Adding to the Telluride’s road trip cred is a standard adaptive cruise control that can bring the Telluride to a halt, and then get moving again, even in traffic. The safety technologies that so many families value are standard features, so every Telluride on dealer lots is fitted with automatic emergency braking, blind-spot monitors, and active lane control. A surround-view camera supplants a standard rearview camera on high-trim versions.

Choose value, vanity, or both

With just four trim levels and a choice between front- or all-wheel drive, picking a 2020 Telluride may come down to color and budget. Base Telluride LXs start at $31,890, or $33,890 with all-wheel drive, and come with synthetic leather upholstery, an 8” touchscreen, active safety features, and alloy wheels. For most buyers, that’s more than adequate. The Telluride S rings up another $2,400 and packs more flash, thanks to its 20” wheels, unique exterior trim, power moonroof, heated front seats, and a power driver’s seat.

The EX trim, which at around $37,290, lavishes with leather seats, a 10.25” display, automatic climate control, and a system that uses a microphone to project the driver’s voice to the rear-seat speakers.

Our test Telluride SX paired the flashier looks of the S with the EX’s features, and then some. Its Harman/Kardon sound system, LCD instrument cluster, and cooled front seats gave it an almost Audi-like feel. The optional Prestige Package ($2,300 MSRP) adds a head-up display, softer Nappa leather upholstery, a suede-like headliner, and cooled rear seats.

Andrew Ganz

Conclusion: A stylish, low-guilt, right-priced crossover SUV that shouldn’t be missed

Value for money isn’t a big selling point to little kids riding in shopping carts who stare at eye-catching vehicles, and that’s just fine. The Telluride’s bold styling provides immediate appeal matched by a comfortable cabin, a smooth ride, and excellent attention to detail.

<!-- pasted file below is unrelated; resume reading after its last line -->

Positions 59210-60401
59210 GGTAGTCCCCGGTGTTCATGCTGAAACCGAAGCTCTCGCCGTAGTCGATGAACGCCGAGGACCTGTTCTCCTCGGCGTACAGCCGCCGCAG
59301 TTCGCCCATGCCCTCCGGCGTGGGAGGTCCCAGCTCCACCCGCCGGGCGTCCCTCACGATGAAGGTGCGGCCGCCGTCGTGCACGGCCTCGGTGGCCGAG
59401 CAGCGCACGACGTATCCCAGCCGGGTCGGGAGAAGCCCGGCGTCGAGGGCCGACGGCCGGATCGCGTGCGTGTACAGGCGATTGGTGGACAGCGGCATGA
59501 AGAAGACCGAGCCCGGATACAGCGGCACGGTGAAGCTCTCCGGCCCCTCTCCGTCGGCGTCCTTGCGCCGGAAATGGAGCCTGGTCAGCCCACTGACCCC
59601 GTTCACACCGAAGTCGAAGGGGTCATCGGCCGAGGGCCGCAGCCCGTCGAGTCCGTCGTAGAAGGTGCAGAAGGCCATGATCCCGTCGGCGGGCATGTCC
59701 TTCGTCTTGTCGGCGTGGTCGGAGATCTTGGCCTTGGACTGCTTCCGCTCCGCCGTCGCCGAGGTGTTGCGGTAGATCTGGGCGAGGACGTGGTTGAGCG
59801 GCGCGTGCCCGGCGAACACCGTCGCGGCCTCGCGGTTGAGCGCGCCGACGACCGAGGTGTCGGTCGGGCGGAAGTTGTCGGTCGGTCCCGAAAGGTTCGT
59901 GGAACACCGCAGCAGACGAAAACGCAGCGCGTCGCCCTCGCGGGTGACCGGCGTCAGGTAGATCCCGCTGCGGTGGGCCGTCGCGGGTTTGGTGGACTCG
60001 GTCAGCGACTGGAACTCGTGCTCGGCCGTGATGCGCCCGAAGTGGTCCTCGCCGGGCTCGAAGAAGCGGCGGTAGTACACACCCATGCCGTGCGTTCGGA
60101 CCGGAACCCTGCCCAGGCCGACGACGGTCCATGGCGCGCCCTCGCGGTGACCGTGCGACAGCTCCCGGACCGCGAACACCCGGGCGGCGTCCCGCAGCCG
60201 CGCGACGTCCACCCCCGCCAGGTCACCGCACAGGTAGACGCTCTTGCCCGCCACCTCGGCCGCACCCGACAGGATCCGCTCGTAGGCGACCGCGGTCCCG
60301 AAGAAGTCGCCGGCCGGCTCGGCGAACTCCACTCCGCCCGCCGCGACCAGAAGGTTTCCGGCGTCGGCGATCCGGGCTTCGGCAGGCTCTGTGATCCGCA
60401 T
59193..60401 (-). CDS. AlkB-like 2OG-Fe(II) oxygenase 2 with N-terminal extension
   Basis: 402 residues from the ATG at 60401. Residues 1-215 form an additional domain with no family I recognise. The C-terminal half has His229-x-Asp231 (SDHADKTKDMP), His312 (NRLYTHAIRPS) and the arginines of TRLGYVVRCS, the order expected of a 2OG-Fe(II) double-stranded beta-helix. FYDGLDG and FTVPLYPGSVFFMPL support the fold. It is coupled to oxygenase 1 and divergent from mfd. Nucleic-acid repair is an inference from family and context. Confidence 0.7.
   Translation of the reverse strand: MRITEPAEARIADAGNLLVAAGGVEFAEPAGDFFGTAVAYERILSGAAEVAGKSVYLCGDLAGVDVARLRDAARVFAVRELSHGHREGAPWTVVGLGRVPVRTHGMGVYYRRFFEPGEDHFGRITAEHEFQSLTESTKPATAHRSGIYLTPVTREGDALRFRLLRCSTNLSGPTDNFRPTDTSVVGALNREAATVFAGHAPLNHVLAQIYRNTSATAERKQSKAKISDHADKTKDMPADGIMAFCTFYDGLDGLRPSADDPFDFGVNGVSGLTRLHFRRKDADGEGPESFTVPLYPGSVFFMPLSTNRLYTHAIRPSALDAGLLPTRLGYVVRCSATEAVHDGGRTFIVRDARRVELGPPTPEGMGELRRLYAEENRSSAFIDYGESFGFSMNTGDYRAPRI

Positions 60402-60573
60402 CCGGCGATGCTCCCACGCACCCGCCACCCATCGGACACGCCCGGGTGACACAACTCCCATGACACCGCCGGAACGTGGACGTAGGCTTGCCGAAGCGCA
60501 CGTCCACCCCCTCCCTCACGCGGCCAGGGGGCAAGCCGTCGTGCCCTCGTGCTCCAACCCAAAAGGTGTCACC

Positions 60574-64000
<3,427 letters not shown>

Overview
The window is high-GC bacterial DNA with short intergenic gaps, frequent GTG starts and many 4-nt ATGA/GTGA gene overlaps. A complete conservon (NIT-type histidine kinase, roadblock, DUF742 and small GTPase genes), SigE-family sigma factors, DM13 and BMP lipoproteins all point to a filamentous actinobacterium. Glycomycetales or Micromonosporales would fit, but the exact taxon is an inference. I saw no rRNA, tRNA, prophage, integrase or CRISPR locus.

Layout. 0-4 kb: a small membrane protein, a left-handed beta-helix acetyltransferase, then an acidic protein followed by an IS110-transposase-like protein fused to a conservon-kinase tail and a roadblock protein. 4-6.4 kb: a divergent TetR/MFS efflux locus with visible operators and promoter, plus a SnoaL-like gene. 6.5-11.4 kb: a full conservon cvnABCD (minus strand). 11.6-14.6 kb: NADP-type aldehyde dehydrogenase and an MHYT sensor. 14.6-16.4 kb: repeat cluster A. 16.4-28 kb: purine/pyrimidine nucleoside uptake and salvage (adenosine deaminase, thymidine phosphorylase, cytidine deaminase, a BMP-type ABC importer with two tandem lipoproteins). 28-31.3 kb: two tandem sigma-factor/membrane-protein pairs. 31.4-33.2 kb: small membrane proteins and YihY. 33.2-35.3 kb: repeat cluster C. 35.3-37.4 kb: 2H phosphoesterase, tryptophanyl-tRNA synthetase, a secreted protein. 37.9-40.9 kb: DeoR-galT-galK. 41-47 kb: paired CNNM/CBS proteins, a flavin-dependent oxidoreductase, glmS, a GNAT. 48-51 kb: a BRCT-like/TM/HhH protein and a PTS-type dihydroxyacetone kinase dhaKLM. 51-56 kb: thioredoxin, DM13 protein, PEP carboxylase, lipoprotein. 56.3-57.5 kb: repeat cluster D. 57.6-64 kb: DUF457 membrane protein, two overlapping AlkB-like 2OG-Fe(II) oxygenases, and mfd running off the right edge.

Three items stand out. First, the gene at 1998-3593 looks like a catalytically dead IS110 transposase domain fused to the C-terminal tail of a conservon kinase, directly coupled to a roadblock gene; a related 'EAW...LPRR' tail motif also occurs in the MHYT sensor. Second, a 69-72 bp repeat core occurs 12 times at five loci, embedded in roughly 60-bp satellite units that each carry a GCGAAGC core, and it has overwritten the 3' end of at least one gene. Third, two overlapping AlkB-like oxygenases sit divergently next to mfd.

Suddenly its rivals seem a little uninspired.


2020 Kia Telluride
Trim: SX AWD

Base: $43,790
As tested: $47,480

Selected Specifications:
Fuel Economy: 19/24/21 mpg (city/hwy/comb)
Power (HP): 291
Torque (lb.-ft.): 262
Seating Capacity: 8 (7 with optional second-row captain’s chairs)

Advanced Safety Systems:
Lane-Change Alert
Blind-Spot Monitors
Rear Cross-Traffic Alerts

Other Key Trims:


*MSRP does not include $1,170 destination charge.

Check out the 2021 Kia Telluride


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Andrew Ganz
Andrew Ganz has had cars in his blood ever since he gnawed the paint off of a diecast model as a toddler. After growing up in Dallas, Texas, he earned a journalism degree, worked in public relations for two manufacturers, and served as an editor for a luxury-lifestyle print publication and several well-known automotive websites. In his free time, Andrew loves exploring the Rocky Mountains' best back roads—when he’s not browsing ads for his next car purchase.